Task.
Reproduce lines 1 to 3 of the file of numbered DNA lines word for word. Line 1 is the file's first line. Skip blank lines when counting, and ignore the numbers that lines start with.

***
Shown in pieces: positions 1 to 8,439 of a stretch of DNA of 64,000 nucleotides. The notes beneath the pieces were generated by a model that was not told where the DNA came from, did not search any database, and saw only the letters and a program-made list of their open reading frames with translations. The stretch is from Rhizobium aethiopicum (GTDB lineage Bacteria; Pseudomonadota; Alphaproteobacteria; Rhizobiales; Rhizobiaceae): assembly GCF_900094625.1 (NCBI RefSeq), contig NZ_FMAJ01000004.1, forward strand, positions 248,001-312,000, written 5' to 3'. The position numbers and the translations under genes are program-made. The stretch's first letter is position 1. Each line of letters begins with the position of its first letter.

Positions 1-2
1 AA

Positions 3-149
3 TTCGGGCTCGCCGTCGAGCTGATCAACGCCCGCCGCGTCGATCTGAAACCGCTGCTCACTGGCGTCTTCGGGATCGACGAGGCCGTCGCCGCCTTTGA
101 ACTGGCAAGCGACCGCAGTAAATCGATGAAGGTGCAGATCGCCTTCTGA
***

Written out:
Shown in pieces: positions 1 to 8,439 of a stretch of DNA of 64,000 nucleotides. The notes beneath the pieces were generated by a model that was not told where the DNA came from, did not search any database, and saw only the letters and a program-made list of their open reading frames with translations. The stretch is from Rhizobium aethiopicum (GTDB lineage Bacteria; Pseudomonadota; Alphaproteobacteria; Rhizobiales; Rhizobiaceae): assembly GCF_900094625.1 (NCBI RefSeq), contig NZ_FMAJ01000004.1, forward strand, positions 248,001-312,000, written 5' to 3'. The position numbers and the translations under genes are program-made. The stretch's first letter is position 1. Each line of letters begins with the position of its first letter.

Positions 1-2
1 AA